I am big into planning and getting things done as soon as possible and so I spent a significant amount of time searching on the internet on where I could run, swim, rent a bike, and of course bike. As mentioned in my previous blog, one of the main reasons I chose the AirBnB was because it is very close to a track and actually several pools, but the issue I had was that these places do not have an official website with hours of operation and entrance requirements. All I could go off of were the reviews left on google by ordinary people that have gone to these places. They were nice to have, but sometimes these reviews state different things, sometimes even contradict one another, and things change so sometimes these reviews are out of date.
For example, with the track I felt confident that I would not have any issues because all the recent reviews stated almost the same things. It was open certain hours of the day to the public for free and closed for club training. On the other hand with the pool the google reviews were not providing me much certainty at all. There was mention of classes and competitions, but I could find anything definitive on lap swimming for a fee or free and whether it was open to foreigners too. There was another pool close by that belonged to a university and there you could go if you are a citizen so I knew that was not an option for me.
During the first full day in Medellin we walked around the whole sporting complex which included the soccer stadium, the track, indoor pavilions for basketball, gymnastics, wrestling, and more and also the three outdoor pools I had seen on google. We could not find the entrance though and after a while gave up and continued exploring the city. These first few days I had anyway planned to take it easy with some light running before I figured out the pool situation.
The first few runs I went to the track without any issues. All I had to do was sign in at the front. I thought I would be okay with running on a track, but to me it is just way too boring. After a few runs I could not take it anymore and I decided to run loops around the entire sports complex on the walk/run/bike pathway. Since I do not wear headphones I do need a bit of change around me.
After a bit more research I found another pool that is close to a mall we wanted to check out about 15 minutes away by Uber. I saw a few reviews by foreigners that stated that they only needed to show their passport to enter so I took mine too and my swimming gear. Fortunately the process was as smooth as the reviews stated it would be and it was free. I was a bit concerned about having to take my passport each time, but at my next visit I took both my drivers license and the passport and handed them the license. I wanted to see if they would accept the license for identification or if it had to be a passport since I am a foreigner. The guy at the entrance looked at the license and let me in. From then on I did not bring my passport. Yay!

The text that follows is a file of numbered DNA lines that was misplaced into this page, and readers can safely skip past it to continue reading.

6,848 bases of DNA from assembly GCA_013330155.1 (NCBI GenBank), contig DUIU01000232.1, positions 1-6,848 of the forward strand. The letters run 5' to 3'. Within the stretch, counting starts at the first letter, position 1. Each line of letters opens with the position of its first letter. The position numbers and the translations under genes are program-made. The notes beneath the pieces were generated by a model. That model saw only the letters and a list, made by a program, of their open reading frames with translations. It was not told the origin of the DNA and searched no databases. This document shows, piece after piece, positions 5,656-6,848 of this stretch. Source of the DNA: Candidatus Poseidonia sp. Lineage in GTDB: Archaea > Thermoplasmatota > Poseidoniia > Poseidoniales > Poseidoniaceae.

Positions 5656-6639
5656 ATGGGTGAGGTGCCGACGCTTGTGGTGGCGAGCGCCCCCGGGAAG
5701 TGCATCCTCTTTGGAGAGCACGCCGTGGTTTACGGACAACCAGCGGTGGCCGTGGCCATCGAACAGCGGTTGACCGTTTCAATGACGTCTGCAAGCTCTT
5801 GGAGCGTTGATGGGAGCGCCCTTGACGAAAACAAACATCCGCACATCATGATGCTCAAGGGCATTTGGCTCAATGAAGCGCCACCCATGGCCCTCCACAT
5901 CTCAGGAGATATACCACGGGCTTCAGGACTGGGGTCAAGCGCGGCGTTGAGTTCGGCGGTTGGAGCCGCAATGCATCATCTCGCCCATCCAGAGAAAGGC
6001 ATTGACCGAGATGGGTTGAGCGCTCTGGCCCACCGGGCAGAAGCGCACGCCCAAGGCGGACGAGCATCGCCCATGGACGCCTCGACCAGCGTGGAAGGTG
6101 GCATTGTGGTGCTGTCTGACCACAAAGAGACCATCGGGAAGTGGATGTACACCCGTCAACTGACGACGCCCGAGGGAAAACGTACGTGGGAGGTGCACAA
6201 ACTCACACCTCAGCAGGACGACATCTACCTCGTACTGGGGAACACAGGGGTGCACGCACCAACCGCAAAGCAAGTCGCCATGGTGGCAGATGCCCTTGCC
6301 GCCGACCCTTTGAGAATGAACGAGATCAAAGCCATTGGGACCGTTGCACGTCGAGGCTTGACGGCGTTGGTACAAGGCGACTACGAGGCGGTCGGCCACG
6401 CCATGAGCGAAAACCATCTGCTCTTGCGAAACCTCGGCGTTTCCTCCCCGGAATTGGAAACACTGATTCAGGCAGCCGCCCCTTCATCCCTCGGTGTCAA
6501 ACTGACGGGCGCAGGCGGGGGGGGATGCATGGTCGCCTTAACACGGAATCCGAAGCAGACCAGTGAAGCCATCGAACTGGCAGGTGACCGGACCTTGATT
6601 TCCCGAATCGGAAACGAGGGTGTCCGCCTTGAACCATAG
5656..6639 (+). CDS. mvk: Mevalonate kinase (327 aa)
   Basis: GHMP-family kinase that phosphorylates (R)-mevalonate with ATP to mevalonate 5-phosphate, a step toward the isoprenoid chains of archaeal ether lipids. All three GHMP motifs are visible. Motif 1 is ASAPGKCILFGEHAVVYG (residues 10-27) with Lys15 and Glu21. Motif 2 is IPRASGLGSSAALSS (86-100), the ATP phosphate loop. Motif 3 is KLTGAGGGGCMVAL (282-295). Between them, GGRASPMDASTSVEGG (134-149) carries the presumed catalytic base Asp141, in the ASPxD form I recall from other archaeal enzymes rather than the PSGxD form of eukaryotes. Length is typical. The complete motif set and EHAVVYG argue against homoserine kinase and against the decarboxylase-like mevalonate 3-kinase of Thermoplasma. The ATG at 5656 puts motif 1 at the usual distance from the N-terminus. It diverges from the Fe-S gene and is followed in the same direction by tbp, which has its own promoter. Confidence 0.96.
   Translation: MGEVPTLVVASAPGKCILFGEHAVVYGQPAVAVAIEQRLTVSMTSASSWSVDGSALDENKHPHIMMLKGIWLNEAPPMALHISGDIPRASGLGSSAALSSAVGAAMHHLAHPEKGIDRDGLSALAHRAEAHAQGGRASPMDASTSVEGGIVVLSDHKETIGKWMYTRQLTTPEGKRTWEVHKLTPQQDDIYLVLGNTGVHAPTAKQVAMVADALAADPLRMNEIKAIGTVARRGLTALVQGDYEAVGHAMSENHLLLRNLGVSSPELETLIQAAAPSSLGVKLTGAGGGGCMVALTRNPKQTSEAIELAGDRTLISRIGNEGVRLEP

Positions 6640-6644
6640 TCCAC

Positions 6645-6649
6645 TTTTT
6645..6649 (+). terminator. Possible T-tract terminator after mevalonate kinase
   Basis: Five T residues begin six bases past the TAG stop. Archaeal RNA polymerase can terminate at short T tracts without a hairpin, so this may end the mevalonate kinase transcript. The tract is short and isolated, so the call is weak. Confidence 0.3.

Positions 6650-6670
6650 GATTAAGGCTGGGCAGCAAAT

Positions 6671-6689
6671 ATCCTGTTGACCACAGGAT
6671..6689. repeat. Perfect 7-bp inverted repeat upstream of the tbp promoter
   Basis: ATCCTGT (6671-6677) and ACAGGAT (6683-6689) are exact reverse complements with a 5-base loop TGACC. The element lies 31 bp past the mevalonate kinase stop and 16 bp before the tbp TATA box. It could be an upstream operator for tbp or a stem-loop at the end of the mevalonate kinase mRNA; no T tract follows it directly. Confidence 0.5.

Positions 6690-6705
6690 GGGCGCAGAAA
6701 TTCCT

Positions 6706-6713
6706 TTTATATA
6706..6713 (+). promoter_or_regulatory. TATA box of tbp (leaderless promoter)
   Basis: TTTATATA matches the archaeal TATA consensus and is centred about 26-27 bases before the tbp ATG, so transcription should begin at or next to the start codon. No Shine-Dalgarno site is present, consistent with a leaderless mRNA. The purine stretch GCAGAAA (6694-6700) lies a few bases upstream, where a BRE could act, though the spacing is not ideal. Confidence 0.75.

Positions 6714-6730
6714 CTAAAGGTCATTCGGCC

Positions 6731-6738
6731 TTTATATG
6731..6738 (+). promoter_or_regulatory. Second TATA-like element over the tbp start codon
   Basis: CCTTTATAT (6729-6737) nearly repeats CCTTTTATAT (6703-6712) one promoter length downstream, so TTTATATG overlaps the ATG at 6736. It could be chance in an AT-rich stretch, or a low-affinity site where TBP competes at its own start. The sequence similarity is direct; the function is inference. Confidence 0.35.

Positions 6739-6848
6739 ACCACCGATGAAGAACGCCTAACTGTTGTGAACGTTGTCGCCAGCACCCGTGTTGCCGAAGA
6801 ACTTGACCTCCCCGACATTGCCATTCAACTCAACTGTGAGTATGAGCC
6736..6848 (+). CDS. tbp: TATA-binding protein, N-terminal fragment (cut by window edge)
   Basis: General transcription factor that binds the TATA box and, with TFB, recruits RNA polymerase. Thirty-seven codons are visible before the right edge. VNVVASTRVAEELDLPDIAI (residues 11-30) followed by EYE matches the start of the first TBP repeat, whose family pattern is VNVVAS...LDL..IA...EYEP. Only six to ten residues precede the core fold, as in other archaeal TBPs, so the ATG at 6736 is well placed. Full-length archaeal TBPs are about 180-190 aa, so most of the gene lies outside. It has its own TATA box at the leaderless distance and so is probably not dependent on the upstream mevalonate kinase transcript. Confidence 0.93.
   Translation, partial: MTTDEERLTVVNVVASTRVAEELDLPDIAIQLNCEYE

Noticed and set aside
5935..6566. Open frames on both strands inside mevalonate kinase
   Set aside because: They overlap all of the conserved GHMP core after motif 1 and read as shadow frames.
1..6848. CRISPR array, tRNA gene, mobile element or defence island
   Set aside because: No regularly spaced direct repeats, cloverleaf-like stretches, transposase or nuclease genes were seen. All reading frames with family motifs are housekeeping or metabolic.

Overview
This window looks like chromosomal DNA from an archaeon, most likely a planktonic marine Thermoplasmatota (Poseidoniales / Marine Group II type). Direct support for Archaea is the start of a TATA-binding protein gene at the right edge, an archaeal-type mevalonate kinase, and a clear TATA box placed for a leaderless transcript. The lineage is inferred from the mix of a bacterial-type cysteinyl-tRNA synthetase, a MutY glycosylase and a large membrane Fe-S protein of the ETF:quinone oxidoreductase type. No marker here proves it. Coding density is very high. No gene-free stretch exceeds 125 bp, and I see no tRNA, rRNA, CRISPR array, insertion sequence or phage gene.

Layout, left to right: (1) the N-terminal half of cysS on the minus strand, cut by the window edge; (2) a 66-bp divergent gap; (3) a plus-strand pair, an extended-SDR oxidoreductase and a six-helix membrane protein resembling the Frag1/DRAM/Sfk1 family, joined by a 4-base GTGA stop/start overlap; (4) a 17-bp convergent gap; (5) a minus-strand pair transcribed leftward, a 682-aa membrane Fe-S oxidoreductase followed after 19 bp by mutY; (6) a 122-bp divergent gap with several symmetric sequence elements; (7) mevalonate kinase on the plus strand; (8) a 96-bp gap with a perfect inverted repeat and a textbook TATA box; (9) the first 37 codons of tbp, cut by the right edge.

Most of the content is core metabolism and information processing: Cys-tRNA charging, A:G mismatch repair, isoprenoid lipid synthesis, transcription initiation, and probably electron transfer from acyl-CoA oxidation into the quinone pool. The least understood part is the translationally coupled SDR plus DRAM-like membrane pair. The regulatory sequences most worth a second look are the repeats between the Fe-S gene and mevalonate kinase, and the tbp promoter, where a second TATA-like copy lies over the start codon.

It was a 50 meter pool, but everyone has to swim horizontally so basically a 25 meter pool. The best time to go is before all the kids come after school because their practice takes up half the pool and physical therapy/mobility classes for the older people. In any case it reduced the space for the rest of us that just want to swim laps. If you go before the kids come it is quiet and just perfect. The one negative thing about this particular pool is that at least according to google they are closed on the weekends. I do not why, but I never asked in person to confirm that, but on one of the weekends that I did want to do another swim I decided to go to another pool that was supposedly open. Shortly after arriving I realized that I was not going to get much of a swim in because it is a family pool. They even told me to take my watch off to dissuade me from trying to do laps. It was a bit of a waste of time, but at least I got to see another pool and even watch some little kids play a soccer game. I do find it impressive the network of community pools that Medellin has to provide its citizens and visitors. At least for me in the places that I have been, this is unheard of, especially considering these are great clean pools that are well maintained and honestly better than the swimming pools that I have gone to in Miami.
I do wish that I had tried a little bit harder to figure out the deal with the pools by the stadium. During some of my evening runs I did see swim meets taking place so maybe these are more competition and training squad facilities, but I do not know for certain. Next time I will find out.
In the next blog I will write about the last component of triathlon that I did not touch in this one, cycling. Medellin has an amazing cycling culture and I cannot wait to share more about it in the next blog.